If you don’t see a stamp, shop elsewhere. It’s not worth buying a low-quality metal disguised with a coating of sterling silver, which ultimately wears off, looks cheap and can lead to skin irritation.
That’s right, cheap metals can irritate the skin and result in allergic reactions, making sterling silver a great option for sensitive skin. Inexpensive metals like nickel or brass can cause infections, especially with earrings.
Bottom line: Sterling silver, aka 925 silver is hypoallergenic, high quality, stylish and safe.
Which beckons the question, who doesn’t love silver?
Why We Love Sterling Silver
As you’ve thoroughly learned by now, sterling silver is 925 silver. That said, it’s important to know how sterling silver is made and what the sterling silver standard grades are. With this information, you can ensure that you’re buying authentic sterling silver and adding high-quality items to your jewelry collection.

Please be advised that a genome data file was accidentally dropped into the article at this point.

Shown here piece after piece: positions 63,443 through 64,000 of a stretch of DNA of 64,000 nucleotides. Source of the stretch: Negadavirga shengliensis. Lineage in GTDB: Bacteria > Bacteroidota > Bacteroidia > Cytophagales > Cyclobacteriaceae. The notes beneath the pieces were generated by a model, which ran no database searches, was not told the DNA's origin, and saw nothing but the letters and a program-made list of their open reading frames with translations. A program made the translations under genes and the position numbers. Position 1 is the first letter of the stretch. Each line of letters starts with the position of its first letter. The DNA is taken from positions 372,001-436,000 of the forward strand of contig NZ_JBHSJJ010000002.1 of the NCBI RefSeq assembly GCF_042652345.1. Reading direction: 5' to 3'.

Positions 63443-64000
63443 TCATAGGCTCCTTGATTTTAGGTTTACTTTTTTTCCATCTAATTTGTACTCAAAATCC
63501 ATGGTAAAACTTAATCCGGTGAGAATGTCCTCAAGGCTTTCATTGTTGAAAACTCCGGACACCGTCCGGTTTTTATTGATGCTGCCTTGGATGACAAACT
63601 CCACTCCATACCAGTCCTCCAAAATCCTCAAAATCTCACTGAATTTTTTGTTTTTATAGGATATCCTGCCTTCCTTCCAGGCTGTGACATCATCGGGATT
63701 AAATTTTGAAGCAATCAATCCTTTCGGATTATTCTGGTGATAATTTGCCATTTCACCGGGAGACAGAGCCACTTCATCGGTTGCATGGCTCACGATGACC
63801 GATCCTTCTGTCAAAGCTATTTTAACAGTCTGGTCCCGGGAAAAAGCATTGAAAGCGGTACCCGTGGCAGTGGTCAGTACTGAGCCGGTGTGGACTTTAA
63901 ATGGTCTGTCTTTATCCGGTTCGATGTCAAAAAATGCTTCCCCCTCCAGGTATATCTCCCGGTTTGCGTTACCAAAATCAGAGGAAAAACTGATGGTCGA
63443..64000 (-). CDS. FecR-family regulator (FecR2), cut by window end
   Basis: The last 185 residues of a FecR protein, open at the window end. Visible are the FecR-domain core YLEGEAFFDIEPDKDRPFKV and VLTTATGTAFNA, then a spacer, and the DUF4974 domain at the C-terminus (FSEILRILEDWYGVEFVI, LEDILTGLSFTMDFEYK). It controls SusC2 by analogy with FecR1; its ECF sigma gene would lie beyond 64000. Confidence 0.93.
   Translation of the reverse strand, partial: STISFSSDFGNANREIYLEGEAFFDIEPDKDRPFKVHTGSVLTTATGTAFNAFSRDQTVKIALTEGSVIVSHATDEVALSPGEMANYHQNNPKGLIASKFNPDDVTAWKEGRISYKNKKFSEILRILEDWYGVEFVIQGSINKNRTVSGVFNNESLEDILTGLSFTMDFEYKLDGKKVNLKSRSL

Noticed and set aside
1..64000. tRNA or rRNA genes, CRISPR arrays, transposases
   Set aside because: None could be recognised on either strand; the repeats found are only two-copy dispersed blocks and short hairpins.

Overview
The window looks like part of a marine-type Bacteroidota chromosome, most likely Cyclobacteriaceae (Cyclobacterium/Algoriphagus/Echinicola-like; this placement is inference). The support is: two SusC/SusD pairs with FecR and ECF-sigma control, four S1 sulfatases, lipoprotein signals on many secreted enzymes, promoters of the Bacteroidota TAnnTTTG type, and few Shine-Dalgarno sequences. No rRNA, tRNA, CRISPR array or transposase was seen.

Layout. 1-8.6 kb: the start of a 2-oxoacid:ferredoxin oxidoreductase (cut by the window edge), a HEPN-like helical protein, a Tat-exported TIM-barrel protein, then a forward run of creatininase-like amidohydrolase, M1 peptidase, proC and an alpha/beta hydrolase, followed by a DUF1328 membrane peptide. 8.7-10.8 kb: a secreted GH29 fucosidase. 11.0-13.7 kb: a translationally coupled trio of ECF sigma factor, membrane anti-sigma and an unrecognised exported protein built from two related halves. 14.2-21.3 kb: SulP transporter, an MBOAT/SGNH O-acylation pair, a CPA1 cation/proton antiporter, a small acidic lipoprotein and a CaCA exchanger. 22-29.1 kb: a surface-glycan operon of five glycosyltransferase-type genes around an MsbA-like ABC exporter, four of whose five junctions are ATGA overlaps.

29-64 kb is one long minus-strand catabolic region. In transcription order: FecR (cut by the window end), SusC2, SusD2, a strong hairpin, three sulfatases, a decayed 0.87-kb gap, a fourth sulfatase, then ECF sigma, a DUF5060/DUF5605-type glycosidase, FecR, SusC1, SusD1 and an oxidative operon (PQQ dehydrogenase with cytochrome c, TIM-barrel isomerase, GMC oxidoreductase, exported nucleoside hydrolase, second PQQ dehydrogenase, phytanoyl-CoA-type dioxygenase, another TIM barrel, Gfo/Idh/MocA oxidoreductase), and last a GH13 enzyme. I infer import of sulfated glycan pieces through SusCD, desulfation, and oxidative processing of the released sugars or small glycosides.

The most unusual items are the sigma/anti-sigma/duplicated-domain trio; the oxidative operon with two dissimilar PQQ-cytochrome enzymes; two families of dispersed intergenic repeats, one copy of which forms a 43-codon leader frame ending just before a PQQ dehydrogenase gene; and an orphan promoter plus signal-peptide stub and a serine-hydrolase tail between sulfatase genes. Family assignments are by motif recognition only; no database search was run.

Sterling silver is evergreen; it has stood the test of time, which means it’ll likely always be in style as a jewelry metal we love. It’s darling, durable and diverse, and we can’t get enough of it! Browse our sterling silver jewelry collection to find the perfect new piece to add to your jewelry box.
If you have a ring that has 925 stamped on the inside of the shank, it is the mark of sterling silver jewelry. Specifically, a 925 stamp means that 92.5% of the metal in that ring is sterling silver.
The remaining 7.5 percent is composed of metal alloys, which is a mixture of different metals (like copper) fused with silver to create jewelry quality durability. Fine silver jewelry is pure silver, or stamped 999.